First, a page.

Computer hardware maker Supermicro said on Oct. 22 it would review its motherboards for any proof of malicious chips as alleged in a recent media report.
“Despite the lack of any proof that a malicious hardware chip exists, we are undertaking a complicated and time-consuming review to further address the article,” the server and storage manufacturer said in a letter to its customers, dated Oct. 18.
Shares of the San Jose, California-based company rose 4.3 percent to $14.70 on Monday.
A Bloomberg report on Oct. 4 cited 17 unidentified sources from intelligence agencies and businesses that claimed Chinese spies had placed computer chips inside equipment used by about 30 companies, including Apple and Amazon.com and multiple U.S. government agencies, which would give Beijing secret access to internal networks.
Bloomberg reported that the malicious chips were planted by a unit of the Chinese military into servers manufactured by Supermicro. The operation is thought to have been targeting valuable commercial secrets and government networks, the news agency said.
Supermicro denied the allegations made in the report.
The company said the design complexity makes it practically impossible to insert a functional, unauthorized component onto a motherboard without it being caught by the checks in its manufacturing and assembly process.
It is entirely plausible that a malicious chip can be placed on a motherboard but it will be at a very high cost, and the risk of detection increases with every such chip in the field, said Jake Williams, a former National Security Agency analyst and founder of the cyber security firm Rendition Infosec.
“This technique would only be used for high value targets that couldn’t be easily compromised via another attack vector,” Williams said.
The Bloomberg report also said Apple in 2015 had found malicious chips on Supermicro motherboards. It also said that Amazon uncovered such chips the same year while examining servers made by Elemental Technologies, which Amazon eventually acquired. Amazon reported the matter to U.S. authorities, who determined that the chips allowed attackers to create “a stealth doorway” into networks using those servers, according to the Bloomberg report.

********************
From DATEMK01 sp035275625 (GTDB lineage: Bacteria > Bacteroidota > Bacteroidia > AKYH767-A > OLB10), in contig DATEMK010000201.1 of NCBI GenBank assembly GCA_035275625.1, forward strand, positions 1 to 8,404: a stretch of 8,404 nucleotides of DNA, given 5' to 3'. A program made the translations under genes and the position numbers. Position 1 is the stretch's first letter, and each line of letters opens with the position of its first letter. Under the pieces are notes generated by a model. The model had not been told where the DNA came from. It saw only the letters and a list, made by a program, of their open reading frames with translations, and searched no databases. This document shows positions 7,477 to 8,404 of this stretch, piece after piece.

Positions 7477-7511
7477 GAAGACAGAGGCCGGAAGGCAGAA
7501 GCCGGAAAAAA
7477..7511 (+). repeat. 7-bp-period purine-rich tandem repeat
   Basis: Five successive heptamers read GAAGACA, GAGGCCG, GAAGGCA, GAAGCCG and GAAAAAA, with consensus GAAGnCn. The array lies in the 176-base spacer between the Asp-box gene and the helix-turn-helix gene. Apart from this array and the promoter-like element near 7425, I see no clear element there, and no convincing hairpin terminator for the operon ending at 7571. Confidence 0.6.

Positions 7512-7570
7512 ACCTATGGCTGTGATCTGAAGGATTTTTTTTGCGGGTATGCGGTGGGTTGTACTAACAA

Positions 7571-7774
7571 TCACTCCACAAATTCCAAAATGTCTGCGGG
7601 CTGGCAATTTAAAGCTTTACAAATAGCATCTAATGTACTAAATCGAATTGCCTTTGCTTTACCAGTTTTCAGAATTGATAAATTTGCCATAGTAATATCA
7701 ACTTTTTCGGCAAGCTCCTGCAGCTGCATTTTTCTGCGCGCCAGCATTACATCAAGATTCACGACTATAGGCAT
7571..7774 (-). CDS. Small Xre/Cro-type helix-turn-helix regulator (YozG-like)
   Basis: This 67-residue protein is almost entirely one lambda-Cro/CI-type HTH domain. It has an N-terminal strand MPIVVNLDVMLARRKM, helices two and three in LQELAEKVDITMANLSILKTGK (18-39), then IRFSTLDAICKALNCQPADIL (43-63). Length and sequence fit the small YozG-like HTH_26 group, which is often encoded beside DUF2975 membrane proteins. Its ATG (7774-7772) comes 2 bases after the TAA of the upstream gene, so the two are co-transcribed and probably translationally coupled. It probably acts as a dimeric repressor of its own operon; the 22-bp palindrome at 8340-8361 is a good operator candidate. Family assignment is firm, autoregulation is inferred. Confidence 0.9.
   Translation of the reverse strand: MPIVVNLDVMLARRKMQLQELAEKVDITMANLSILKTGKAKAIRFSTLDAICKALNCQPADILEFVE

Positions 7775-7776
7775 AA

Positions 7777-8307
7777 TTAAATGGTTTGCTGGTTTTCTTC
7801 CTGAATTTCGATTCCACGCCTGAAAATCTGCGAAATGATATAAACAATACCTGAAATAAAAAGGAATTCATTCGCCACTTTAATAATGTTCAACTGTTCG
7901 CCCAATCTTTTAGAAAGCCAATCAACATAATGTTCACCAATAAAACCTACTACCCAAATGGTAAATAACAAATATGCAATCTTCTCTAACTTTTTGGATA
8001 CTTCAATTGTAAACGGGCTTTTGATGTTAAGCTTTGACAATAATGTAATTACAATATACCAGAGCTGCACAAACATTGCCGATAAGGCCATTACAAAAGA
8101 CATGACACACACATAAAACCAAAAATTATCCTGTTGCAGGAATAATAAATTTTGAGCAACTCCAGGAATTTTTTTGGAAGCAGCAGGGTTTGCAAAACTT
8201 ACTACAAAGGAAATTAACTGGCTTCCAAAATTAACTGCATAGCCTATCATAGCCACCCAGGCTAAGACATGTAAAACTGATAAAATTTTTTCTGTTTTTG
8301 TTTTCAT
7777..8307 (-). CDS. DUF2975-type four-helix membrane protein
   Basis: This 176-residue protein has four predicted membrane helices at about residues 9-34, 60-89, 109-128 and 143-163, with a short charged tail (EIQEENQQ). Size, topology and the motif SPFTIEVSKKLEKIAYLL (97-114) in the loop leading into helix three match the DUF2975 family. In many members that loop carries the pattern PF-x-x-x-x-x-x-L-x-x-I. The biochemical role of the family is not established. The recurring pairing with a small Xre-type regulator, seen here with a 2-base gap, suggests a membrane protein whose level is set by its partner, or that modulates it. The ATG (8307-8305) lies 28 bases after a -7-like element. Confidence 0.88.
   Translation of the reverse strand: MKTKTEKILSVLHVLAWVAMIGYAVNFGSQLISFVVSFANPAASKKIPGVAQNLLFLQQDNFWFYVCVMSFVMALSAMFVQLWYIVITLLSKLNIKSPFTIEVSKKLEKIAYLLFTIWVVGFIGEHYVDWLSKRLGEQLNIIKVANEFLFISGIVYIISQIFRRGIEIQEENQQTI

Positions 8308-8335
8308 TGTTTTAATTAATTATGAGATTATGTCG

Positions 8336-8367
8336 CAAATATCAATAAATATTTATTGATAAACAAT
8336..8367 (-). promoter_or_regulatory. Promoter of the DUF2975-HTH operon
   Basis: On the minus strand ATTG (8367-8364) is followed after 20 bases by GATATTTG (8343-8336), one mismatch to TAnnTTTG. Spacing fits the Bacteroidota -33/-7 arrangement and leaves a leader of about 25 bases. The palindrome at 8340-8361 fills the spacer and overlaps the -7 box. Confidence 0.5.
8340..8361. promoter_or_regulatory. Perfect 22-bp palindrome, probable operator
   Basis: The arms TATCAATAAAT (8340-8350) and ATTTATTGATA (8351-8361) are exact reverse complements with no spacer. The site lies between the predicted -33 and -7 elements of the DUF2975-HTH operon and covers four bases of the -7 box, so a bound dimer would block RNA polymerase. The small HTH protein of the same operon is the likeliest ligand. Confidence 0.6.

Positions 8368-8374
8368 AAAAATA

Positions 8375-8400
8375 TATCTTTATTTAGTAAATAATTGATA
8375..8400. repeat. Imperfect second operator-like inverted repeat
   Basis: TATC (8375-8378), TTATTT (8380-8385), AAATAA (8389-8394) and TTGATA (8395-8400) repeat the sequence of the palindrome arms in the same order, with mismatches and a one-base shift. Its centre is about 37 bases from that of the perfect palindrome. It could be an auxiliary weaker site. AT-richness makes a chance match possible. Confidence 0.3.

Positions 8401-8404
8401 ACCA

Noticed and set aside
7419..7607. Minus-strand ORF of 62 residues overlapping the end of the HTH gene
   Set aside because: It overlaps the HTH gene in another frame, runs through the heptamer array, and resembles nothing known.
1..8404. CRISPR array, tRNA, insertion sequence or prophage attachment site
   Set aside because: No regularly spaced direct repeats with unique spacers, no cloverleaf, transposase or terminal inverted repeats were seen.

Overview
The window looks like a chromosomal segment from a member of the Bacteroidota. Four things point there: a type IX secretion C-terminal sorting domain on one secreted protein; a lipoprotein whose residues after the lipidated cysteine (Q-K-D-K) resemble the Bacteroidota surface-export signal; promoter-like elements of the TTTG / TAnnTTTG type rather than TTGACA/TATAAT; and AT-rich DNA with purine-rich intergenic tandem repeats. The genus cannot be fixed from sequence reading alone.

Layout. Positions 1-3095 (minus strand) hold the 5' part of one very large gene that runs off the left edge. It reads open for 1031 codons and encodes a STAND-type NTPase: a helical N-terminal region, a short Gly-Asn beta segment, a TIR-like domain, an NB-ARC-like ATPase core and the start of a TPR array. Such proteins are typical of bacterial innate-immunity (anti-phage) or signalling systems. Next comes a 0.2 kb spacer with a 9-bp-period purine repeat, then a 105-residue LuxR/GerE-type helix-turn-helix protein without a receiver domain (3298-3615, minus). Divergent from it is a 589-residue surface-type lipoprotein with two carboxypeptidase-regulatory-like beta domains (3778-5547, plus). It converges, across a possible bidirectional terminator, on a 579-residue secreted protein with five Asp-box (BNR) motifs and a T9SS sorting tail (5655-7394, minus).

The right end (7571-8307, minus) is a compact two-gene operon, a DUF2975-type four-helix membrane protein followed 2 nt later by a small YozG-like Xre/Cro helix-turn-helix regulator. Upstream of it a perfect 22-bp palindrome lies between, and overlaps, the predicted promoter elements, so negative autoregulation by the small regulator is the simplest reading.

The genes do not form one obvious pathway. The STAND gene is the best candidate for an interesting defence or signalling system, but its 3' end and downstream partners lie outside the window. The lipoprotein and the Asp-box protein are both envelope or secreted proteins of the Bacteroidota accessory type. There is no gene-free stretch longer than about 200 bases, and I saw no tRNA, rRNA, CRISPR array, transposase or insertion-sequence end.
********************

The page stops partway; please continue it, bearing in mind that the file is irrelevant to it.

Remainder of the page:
Both Apple and Amazon have denied the allegations. Apple Chief Executive Officer Tim Cook told online news website BuzzFeed on Oct. 19 that Bloomberg should retract the story.
Amazon Web Services CEO Andy Jassy also joined Cook in asking Bloomberg to retract the report.
Bloomberg had previously said it stood by its report and was confident of its reporting, which was conducted for more than a year.
Security experts as well as the U.S. and U.K. authorities have said they had no knowledge of the attacks.
The Bloomberg report comes amid increased concerns over foreign intelligence agencies infiltrating U.S. and other companies via so-called “supply chain attacks,” particularly from China where multiple global tech firms outsource their manufacturing.
The U.S. government on Oct. 3 warned that a hacking group widely known as cloudhopper, which Western cybersecurity firms have linked to the Chinese government, has launched attacks on technology service providers in a campaign to steal data from their clients.
The warning came after experts with two prominent U.S. cybersecurity companies warned that Chinese hacking activity has surged amid the escalating trade war between Washington and Beijing.
By Sonam Rai, Jack Stubbs & Sweta Singh